From there, it's come down to tracking down the individual. That requires a lot of foot work and pure dumb luck. Pretty much you'd have to witness it in action. Since it's easy to conceal a radio and having so many other fans around them, it's going to be difficult.

And most local law enforcement has better things to do.

Easier solution is to just go encrypted or something that isn't hackable by Cheap Chinese Radios.


2. Would a DF2020T do the job or would they need something like a Rhode-Schwarz system?
It would require at least two DF2020T's. Those only show a 10 degree resolution. That's going to leave a lot of area to search. All the jammer would have to do is stop transmitting until the heat is off.

Rhode-Schwartz might have better resolution, but it's still going to be difficult.

This is where encryption makes sense. It's a cheaper approach.
 

N8RDF

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I was scanning a number of cars at Dover and there was someone attempting to sabotage a few of the cars with rogue radio transmissions (450 MHz band).
1. How effective would a DF installation be in a venue like a NASCAR track? If NASCAR installs it on a trailer would they be able to direct LE to anything more specific than the seating section (assuming the signal was coming from the stands)?
2. Would a DF2020T do the job or would they need something like a Rhode-Schwarz system?
My DF2020T (and other amateur dopplers) I've used full time for years is great, but anyone who's used a (hobbyist) doppler knows that, unless you're in a corn field or on open water, readings from a stationary doppler are pretty meaningless. Doppler uses phase shift, so any multipath can completely fool the doppler. Moving/driving causes the multipath shift to average out, giving more meaningful (but never precise) readings. A yagi/beam uses signal strength, so it's better for stationary use. (My KerberosSDR looks promising but still requires a tech geek to operate and maintain IMHO.) You'd likely still have to go on foot with a sniffier or similar, hard to do covertly.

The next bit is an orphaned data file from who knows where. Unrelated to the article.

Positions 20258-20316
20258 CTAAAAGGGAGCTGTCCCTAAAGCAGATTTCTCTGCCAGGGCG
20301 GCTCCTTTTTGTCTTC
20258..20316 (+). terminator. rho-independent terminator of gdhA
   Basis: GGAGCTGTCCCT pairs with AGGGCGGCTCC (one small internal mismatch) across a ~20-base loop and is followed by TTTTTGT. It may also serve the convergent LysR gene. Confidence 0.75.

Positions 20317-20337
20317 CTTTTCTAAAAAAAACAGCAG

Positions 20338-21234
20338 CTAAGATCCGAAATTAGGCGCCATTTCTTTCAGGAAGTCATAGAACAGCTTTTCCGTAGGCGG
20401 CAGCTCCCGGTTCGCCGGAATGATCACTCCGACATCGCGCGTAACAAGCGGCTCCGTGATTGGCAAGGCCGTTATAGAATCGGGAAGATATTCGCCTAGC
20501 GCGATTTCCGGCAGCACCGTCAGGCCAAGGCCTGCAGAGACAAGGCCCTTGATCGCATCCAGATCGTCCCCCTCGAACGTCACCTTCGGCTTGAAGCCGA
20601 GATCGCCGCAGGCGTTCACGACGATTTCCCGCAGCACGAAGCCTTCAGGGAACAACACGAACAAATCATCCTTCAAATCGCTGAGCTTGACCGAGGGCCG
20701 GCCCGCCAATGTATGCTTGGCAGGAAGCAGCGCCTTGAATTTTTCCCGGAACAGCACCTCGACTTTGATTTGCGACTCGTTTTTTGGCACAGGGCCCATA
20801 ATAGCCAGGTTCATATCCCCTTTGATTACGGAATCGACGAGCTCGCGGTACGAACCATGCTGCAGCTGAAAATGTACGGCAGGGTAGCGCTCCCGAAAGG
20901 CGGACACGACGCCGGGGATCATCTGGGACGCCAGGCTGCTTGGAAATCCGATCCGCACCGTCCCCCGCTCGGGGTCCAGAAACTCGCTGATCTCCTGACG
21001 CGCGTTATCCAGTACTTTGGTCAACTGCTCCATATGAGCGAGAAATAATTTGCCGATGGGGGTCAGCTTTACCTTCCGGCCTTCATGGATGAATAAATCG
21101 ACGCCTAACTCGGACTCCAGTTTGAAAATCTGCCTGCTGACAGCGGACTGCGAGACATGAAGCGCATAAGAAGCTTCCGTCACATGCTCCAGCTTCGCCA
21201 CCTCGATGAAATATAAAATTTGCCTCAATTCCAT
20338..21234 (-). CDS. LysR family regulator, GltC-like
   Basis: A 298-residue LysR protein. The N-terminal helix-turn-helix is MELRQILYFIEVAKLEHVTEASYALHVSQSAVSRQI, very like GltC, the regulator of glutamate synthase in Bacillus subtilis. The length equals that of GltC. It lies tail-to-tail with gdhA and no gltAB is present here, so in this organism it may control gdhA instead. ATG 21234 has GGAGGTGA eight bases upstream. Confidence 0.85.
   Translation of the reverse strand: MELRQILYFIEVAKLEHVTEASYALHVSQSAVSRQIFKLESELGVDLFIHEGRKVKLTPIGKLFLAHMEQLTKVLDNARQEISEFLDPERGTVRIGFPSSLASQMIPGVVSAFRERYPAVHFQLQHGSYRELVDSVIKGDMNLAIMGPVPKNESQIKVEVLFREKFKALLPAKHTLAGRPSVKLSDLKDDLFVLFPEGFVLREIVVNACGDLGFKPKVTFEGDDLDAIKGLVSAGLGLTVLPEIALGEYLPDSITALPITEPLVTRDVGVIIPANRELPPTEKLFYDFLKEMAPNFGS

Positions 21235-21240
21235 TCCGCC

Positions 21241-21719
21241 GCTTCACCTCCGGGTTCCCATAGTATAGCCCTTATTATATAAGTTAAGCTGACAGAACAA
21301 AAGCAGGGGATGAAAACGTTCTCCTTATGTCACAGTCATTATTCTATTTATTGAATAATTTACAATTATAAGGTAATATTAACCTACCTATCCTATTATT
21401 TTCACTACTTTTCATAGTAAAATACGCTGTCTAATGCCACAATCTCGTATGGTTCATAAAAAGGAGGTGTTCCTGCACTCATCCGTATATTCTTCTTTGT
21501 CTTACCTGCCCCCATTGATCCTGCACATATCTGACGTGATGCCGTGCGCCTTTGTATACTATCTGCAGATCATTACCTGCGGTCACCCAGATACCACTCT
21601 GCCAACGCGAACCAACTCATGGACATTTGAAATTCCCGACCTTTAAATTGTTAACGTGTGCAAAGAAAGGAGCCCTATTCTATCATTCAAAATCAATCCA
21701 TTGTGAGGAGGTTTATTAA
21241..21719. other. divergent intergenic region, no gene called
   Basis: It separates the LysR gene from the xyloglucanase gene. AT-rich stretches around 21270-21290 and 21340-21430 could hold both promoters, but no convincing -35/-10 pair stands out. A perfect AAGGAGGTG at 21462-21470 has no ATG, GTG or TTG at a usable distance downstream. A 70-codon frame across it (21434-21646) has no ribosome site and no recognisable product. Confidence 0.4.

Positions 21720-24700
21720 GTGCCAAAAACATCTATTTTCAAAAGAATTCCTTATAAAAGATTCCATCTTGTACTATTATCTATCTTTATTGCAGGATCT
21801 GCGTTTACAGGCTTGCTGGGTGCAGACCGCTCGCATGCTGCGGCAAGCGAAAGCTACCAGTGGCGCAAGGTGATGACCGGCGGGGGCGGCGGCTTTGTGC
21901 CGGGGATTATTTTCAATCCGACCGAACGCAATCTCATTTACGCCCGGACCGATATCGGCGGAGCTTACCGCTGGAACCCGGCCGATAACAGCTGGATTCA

Also, I think those suggesting going digital are forgetting that NASCAR probably sees fans listening in as part of the entertainment (hence the scanner/headset rental booths at the events). Now if they went digital for teams and re-broadcast analog for fans, the interference wouldn't mean much and would probably go away. (And digital/encryption is not interference resistant unless it uses frequency hopping.)
My guess is if the problem is serious, NASCAR would have no trouble getting the Feds involved and resolving it quickly.
Now if we had a doppler on a drone...;)
 

N4DJC

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@N8RDF

No doubt they want some race comms in the open, it’s a pretty big business. The rebroadcast idea sounds good. I haven’t been active in quite a few years. There was a bunch of hullabaloo when some teams went to 800 MHz and it seems there were a couple of teams using some type of encryption. Dover looked empty yesterday. Disheartening in comparison to the late 80’s and early 90’s.
 

gordonaustin

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Also, I think those suggesting going digital are forgetting that NASCAR probably sees fans listening in as part of the entertainment (hence the scanner/headset rental booths at the events). Now if they went digital for teams and re-broadcast analog for fans, the interference wouldn't mean much and would probably go away. (And digital/encryption is not interference resistant unless it uses frequency hopping.)